As president helming 70 resorts globally, what does your role involve?
Obviously, the role of president is to give the global direction of the company: We said we should be upscale, but with the Club Med spirit. So, we will transform from having 25% of our resorts very upscale to 95%.
We also thought it would be important to embark on digital transformation to facilitate the holidays of our clients. Skiing is complicated — you need boots, skis and so on. If you have to do it yourself and for your family and kids on site, it takes a lot of time and is a hassle. We have created a system where on your Club Med app, you can choose the size of your foot, your weight and your skis. When you arrive at the resort, in a private heated cupboard you will find what you need for the family. That’s how digital helps to make easier and happier holidays.
We also have a dimension that we call Happy to Care. Being extremely selective about our destinations, we believe we have the responsibility to protect those places for future generations. I see, for instance, the way we have protected the natural beauty of Cherating and supported the local population. I am very proud that we have 250 talented Malaysians who look after our guests there and, just as importantly, travel abroad to promote the country in our resorts around the world.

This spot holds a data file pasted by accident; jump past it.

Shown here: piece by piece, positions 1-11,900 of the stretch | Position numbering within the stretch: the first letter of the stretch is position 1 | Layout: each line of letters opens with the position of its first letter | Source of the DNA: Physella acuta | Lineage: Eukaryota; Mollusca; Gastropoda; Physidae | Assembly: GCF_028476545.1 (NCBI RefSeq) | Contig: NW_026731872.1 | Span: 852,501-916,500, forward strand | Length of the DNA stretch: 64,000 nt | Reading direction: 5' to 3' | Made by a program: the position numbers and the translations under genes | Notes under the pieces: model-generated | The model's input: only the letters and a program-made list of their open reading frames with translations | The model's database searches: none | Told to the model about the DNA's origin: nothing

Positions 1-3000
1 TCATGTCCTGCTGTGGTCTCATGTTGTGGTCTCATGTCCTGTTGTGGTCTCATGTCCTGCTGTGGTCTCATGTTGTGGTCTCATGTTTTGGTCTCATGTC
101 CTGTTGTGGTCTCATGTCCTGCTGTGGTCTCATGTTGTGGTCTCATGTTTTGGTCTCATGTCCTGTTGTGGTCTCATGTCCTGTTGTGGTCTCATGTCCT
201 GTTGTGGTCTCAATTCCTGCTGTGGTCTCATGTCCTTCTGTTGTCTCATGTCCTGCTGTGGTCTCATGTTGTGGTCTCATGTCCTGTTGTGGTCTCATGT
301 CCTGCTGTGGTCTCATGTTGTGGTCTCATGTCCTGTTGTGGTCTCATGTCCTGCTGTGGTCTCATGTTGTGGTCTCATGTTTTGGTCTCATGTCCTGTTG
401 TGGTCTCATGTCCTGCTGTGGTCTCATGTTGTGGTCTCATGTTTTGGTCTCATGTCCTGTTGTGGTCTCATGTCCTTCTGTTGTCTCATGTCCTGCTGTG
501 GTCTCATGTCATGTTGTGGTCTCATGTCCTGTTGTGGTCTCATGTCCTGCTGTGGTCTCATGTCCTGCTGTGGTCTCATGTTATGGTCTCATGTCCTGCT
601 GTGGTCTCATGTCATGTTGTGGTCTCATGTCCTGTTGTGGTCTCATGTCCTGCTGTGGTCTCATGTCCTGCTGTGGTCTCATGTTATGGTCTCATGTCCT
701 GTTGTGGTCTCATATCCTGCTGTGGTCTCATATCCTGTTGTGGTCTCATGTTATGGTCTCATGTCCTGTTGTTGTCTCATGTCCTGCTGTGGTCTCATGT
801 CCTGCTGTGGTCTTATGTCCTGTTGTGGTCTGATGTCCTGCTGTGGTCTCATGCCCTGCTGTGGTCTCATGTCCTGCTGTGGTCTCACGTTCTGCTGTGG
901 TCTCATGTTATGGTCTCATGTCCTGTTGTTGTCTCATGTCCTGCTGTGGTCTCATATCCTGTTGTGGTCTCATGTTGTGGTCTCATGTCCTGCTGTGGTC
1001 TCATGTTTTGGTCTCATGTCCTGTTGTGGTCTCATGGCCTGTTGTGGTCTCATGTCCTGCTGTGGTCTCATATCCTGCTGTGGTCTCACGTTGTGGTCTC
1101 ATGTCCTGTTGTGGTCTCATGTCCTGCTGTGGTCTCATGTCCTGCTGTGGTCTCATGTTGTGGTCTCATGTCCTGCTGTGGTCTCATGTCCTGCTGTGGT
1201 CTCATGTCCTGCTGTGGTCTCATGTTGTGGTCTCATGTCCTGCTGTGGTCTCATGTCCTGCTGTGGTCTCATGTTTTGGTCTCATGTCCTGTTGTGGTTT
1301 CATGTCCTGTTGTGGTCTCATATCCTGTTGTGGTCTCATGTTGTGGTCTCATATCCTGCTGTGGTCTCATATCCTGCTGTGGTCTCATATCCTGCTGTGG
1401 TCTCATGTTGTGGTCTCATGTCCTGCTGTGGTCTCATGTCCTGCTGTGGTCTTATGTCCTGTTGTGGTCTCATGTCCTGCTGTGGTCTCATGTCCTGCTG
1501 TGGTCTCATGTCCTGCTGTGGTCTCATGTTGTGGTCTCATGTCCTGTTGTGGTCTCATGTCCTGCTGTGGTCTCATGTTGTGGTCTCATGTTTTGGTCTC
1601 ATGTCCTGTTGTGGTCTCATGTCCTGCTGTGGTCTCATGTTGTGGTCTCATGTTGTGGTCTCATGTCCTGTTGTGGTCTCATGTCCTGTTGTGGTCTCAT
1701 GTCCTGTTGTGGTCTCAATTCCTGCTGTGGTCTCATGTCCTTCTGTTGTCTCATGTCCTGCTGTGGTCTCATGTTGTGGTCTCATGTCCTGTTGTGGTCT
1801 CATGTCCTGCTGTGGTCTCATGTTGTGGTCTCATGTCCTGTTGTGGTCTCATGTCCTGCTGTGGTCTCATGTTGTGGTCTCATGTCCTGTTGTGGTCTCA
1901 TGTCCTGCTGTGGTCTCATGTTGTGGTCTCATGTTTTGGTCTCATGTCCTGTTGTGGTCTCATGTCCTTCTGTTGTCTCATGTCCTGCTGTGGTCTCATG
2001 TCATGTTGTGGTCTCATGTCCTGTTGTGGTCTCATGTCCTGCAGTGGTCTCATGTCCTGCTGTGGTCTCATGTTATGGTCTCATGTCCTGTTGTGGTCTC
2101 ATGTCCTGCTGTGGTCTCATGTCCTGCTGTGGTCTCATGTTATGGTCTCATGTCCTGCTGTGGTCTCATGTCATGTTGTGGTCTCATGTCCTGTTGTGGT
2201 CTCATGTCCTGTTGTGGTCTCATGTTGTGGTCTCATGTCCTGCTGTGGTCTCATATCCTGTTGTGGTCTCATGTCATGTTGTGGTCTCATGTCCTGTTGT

The last dimension is being glocal. We are the largest global brand for holidays but are also glocal because Club Med in Malaysia means a lot. Club Med in France and the US also means a lot. The global dimension is key for our business because we depend on family holidays. We need to be in different markets to have clients throughout the year, otherwise we will only have them during local festive holidays.
The president gives these directions. Then with the team, we focus on key challenges — obviously we had a lot in the last two years but managed to pull through — such as new resorts, developments and activities.
Do you have a favourite travel destination?
It’s difficult to choose within Club Med because it differs from other resorts or hotel chains. Each resort is different in its architecture, décor and what we call Must-Try Experiences. Some are designed for you to be very reactive, with lots of sports. Some are more relaxing, while some are for discovery. I like to ski, so I have a choice of both summer and winter destinations.
This article first appeared on July 4, 2022 in The Edge Malaysia.